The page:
If you're shopping for a secondhand supermini, you probably haven't considered Daihatsu's Charade. Like most small car buyers, you've probably set your sights on a mainstream model such as a Ford Fiesta or a Vauxhall Corsa. However, if your priorities are quality and value for money, a Daihatsu Charade might be worth tracking down.
The Charade started life as a rather uninspiring looking hatchback (offered in three and five-door form) with lacklustre 1.0 and 1.3-litre engines. These were replaced in 1993 by altogether more modern machines. This expanded range included 1.3, 1.5 and 1.6-litre hatchbacks and a 1.5-litre saloon. They were better equipped and offered buyers greater value for money.
Though now almost completely replaced by the smaller one-litre Sirion, the Charade remains an affordable supermini alternative and makes sense as a good second-hand buy.
While the earliest Charades (1987-1989 CX and the hot-hatch GTti models) are practical and affordable vehicles, post-1990 cars are a far better bet. From September of that year even the entry-level 1.0 CX added power assisted steering to its already comprehensive list of standard equipment. Creature comforts on both variants included electric door mirrors, an internal fuel filler and boot release switches as well as a good quality stereo.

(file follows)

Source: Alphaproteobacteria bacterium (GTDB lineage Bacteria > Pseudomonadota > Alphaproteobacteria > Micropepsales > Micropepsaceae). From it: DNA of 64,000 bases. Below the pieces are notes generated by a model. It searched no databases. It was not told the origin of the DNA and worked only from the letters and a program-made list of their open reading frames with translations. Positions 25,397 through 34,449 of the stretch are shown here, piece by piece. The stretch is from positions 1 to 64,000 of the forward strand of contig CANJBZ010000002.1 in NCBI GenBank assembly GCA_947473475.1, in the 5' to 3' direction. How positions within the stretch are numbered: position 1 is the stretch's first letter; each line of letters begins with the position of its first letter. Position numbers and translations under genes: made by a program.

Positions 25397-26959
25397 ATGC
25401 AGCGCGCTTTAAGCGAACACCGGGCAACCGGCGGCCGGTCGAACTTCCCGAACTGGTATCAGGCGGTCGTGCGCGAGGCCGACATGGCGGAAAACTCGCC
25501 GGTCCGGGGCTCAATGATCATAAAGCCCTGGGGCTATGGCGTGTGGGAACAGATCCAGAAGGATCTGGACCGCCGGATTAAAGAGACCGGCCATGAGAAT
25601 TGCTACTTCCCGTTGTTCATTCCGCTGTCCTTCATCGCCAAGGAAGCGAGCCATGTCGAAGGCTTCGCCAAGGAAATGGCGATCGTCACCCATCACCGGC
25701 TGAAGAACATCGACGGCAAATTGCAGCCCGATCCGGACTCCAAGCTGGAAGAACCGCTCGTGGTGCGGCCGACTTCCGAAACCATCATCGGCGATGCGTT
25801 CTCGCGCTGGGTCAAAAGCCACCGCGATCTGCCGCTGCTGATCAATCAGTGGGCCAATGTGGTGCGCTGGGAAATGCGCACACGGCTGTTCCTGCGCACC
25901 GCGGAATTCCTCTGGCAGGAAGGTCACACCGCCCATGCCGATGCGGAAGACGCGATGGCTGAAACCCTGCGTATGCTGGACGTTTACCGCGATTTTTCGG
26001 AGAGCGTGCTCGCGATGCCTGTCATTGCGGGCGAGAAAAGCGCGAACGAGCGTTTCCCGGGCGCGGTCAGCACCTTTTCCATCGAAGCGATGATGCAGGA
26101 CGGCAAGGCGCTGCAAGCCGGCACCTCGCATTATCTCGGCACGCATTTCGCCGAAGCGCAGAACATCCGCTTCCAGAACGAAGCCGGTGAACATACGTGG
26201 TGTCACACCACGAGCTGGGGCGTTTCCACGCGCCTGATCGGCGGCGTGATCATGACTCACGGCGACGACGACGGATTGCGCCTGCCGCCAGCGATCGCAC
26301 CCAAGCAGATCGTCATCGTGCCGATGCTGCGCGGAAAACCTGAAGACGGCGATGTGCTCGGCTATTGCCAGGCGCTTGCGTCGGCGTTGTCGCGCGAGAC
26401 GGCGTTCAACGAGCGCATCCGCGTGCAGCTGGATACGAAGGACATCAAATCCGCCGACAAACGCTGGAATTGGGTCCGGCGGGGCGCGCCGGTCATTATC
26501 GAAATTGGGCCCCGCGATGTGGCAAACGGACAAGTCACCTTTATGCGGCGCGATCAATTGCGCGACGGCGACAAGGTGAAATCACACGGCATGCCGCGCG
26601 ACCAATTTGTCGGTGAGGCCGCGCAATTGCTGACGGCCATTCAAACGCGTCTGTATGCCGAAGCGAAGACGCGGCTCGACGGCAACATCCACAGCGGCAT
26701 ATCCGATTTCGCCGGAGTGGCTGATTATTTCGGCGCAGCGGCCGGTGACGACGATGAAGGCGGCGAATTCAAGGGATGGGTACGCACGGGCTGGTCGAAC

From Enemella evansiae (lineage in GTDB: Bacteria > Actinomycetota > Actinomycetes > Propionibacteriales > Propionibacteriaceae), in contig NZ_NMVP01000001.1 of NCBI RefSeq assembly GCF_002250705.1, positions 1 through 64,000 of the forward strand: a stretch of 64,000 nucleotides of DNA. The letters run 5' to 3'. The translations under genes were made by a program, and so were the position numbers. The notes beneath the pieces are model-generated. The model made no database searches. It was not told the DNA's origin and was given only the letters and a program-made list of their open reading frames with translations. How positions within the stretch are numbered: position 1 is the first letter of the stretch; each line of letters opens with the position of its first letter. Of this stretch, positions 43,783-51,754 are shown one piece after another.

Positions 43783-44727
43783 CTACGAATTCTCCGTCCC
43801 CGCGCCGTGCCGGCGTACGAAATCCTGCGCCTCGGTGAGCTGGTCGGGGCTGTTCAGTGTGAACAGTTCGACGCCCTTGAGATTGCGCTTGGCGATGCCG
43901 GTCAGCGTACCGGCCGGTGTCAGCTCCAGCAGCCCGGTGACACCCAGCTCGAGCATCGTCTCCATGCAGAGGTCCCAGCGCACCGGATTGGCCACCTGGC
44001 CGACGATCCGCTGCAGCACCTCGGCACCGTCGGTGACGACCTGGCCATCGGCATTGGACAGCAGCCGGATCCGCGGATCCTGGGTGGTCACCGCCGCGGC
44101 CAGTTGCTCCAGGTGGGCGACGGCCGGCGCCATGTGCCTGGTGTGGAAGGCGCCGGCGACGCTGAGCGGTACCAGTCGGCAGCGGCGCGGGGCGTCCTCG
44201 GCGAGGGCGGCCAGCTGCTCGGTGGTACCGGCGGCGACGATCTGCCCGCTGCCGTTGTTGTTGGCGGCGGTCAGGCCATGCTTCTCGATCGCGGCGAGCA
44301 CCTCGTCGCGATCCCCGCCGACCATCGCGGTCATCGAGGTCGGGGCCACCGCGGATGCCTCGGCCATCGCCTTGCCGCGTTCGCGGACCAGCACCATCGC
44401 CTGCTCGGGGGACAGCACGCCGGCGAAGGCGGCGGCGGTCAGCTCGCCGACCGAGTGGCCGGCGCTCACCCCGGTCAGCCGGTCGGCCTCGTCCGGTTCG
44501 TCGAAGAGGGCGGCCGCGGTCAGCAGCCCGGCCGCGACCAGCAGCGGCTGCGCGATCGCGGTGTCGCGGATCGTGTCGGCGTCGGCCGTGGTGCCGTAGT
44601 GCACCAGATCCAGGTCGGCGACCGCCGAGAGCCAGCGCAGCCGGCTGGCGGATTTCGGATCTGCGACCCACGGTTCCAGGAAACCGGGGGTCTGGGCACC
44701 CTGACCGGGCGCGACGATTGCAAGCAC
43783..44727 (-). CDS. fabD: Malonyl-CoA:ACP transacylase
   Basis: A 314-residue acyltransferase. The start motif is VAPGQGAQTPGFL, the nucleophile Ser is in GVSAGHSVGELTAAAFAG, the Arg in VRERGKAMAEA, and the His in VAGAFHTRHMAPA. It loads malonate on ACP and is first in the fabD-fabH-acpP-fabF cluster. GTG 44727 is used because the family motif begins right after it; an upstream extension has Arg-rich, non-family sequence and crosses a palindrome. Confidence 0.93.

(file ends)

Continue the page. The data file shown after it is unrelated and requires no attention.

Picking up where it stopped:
Later that year, the range was extended to include a 1.0-litre, five-door turbodiesel CX version. Then, in 1991, this trio was joined by another variant, a 1.3-litre petrol-engined five-door hatch that was available in three different trim levels: CX, CXi and GXi.
However, the newer the Charade the better and the revised 1993 line-up is superior to anything that came before it. It includes an economy version (the 1.3 petrol GSe), plus a trio of three and five-door hatches with a single point fuel injected version of the 1.3-litre engine. There was also a luxury 1.5-litre variant called the GLXi SE (which boasted air conditioning and metallic paint) and a flagship 1.6 GSXi three-door hatch.
In 1996, the whole range was given a makeover and gained cheeky front end styling that singled it out from a number of more anonymous-looking competitors. These models are also longer and much roomier than their predecessors. There's more leg space for both front and rear-seat passengers, while greater glass area and careful changes to the interior have given the cabin a more airy, less claustrophobic feel. Luggage space is improved, too.
Three-door models were dropped after a couple of years and, at the end of 1999, the 1.5-litre saloon and the automatic and anti-lock brake options were deleted. The range continued as a single 1.3-litre LXi SE hatchback with generous equipment including dual airbags, central locking and electric windows and mirrors. This model was deleted at the end of 2000.